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Should You Use JavaScript For Your Blockchain Project?

blockchain Almost 13 years ago, renowned software developer and blogger Jeff Atwood introduced Atwood’s Law. According to it, “any application that can be written in JavaScript, will eventually be written in JavaScript.” Given the huge popularity of the language and the wide array of uses that got it out of the client-side in web browsers, it’s hard to argue with that thought.

So, in line with Atwood’s Law, and given the huge boost in popularity blockchain projects are getting lately, it’s only natural to ask ourselves – it’s JavaScript the right way to go for a blockchain project? A lot of JavaScript developers would confirm that it obviously is. Some blockchain enthusiasts would argue that you should look elsewhere.

Who to believe? Well, as it happens a lot of times, there’s a middle ground that might serve as an answer. Many people are using JavaScript to create their own blockchain-based solutions – go ahead and google it, you’ll find tons of how-to articles. Yet, there will be certain projects that won’t benefit from the popular language. Here’s what you need to know.

JavaScript for Blockchain Projects

javascript code With JavaScript being so ubiquitous, it’s only natural for some companies and developers to look at it as a good alternative. After all, the language has been around for years, it has huge community support, and it’s incredibly advanced. Yet, at first sight, some will say that it isn’t well suited for blockchain.

You should be careful with that opinion, though. People that think that might be only considering cryptocurrencies as their main concern. Historically speaking, cryptocurrencies have been written in other languages, mainly because they rely on cryptographic functions. Thus, neither Bitcoin nor its descendants use JavaScript. NEM uses Java, Ethereum is founded mostly on Go, and even Haskell goes for an alternative with Cardano.

Even when considering cryptocurrencies alone, JavaScript is proving to be a great ally for blockchain. Options like Lisk, Ark, and Nimiq all use JavaScript in one way or another. The main reason why the do that? According to Will Clark, Full Stack Developer at Lisk, the language “ensures wide platform adoption once the tools are released.”

But there’s more to that – and it goes beyond cryptocurrencies. JavaScript’s open-source tradition plays a major role in blockchain teams. Since blockchain is mainly concerned with decentralization, relying on an open-source language is a must to keep one single party from governing a specific project or indirectly deciding its future path.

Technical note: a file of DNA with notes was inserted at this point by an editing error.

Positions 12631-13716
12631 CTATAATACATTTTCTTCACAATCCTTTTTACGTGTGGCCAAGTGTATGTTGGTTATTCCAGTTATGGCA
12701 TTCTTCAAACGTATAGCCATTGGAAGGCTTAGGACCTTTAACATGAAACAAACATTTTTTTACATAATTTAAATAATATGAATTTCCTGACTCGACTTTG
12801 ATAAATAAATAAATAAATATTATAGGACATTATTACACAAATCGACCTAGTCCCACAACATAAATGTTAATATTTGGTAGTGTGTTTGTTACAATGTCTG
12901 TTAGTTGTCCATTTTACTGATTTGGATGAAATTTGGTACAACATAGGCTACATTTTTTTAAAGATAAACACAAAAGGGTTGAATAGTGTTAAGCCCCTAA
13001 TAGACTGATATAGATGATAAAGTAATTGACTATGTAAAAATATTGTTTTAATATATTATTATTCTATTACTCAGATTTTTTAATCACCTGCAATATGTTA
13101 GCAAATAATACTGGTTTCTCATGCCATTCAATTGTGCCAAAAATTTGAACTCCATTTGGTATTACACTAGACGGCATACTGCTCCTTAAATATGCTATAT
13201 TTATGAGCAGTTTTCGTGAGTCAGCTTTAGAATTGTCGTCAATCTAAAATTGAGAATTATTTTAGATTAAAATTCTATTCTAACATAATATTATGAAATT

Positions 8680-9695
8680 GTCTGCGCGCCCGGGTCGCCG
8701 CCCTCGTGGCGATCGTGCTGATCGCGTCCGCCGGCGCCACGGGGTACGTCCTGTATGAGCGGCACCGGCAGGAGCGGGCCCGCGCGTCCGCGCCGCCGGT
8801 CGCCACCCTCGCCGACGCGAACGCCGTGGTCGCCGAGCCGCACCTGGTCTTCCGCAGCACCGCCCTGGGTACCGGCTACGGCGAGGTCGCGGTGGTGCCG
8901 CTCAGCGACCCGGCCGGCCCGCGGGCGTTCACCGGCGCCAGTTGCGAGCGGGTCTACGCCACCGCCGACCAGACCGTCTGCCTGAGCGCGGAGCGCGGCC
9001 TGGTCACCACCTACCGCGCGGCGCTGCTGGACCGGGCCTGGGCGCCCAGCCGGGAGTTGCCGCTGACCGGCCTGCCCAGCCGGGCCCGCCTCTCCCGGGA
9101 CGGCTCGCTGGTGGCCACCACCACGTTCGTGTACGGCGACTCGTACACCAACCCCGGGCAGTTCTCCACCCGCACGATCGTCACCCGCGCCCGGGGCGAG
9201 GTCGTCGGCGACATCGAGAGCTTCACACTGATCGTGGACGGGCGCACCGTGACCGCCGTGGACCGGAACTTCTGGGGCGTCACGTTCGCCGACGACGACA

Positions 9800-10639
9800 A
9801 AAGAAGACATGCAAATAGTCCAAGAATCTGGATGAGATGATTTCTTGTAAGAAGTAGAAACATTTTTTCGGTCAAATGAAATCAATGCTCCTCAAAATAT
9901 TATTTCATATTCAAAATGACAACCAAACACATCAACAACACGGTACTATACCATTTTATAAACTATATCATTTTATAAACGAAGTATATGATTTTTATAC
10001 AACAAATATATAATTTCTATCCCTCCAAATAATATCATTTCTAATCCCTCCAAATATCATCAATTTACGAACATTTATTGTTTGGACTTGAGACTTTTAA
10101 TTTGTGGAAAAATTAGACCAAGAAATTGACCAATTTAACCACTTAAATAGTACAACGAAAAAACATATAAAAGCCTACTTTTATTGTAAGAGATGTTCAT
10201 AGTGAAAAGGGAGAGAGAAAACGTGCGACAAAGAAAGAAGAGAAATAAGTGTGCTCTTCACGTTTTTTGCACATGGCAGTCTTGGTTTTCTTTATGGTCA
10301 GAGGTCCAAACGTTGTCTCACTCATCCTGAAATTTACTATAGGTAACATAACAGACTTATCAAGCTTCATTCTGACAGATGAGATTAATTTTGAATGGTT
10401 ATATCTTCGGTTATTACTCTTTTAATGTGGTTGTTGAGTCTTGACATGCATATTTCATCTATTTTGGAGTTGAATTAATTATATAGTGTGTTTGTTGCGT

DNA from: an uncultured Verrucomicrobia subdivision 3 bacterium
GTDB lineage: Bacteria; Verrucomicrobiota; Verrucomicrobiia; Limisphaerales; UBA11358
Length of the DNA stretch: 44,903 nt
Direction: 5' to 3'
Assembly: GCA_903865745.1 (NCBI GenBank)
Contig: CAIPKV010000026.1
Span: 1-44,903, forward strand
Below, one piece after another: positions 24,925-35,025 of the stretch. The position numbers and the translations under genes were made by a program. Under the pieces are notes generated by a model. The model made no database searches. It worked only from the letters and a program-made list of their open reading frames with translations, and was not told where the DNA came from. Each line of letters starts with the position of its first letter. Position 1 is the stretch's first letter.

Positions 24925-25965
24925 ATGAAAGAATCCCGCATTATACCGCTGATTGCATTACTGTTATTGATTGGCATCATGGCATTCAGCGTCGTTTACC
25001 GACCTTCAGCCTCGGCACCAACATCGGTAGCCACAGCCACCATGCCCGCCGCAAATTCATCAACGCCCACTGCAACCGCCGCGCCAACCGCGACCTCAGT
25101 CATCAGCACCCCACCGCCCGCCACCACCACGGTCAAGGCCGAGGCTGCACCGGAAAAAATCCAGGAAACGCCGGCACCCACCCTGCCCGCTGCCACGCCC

Besides, JavaScript is a language that can run in all browsers by default. This guarantees you that whatever function you write, you can use it wherever you need it. In blockchain, this means that JavaScript functions can work on nodes, browsers, command-line clients, or even auxiliary servers. All in all, this leads to greater consistency and improved efficiency when writing code.

What’s more – JavaScript combined with Node.js is enough to create programs that interact with a lot of cryptocurrency APIs in real-time. So you can build a solution in JavaScript that “talks” to those APIs seamlessly by resorting to the language you already know very well and that your team feels comfortable with.

Even in the light of all this, some people would say that JavaScript isn’t good enough for blockchain, as you’d need to go with a different language like Solidity or Simplicity to write smart contracts. While that’s somewhat true, you can use powerful tools already available to bridge that gap. Truffle, Embark or Dapple are all development environments that support the creation of solutions for smart contracts – and all of them use JavaScript.

There are also APIs like Web3.js that allows you to address the Ethereum API from a regular JavaScript code. Or there are also plugins like Metamask, which serves as a bridge between blockchain nodes and the browser. This allows you to get access to all Ethereum functionalities through the JS scripts embedded on a site.

When Not to Use JavaScript for Blockchain Projects

Up until now, it feels like JavaScript will abide by Atwood’s Law and will end up being the language of choice for blockchain projects. While that might feel true, it really isn’t – at least not to the full extent of covering the wide range of projects you can develop with blockchain.

For instance, if you want to create your own cryptocurrency platform instead of using one of the existing ones, then you’ll definitely be better off with some other languages. C++, Go, and Java might be better options, especially if you’re starting from scratch. Javascript is also a poor fit for blockchain projects that need to scale quickly or those that don’t need browser-based clients.


All of the above points towards the veracity of Atwood’s Law, even in the case of blockchain-based projects. While it’s true that there are some things that JavaScript can’t do in certain projects, its popularity is turning it into an attractive alternative for anyone interested in developing blockchain solutions.

That’s because JavaScript development companies, developers, and anyone familiar enough with the language can use it to come up with interesting uses. Besides, the wide array of advanced tools make it even easier to come up with new platforms, even if they require the creation of distributed applications.

In fact, it’s somewhat understandable if new cryptocurrencies and blockchain-based tools make use of it in some manner. Even if they don’t use it as a primary language, JavaScript will still be a great access point for blockchain developers and fantastic assistance in all kinds of projects.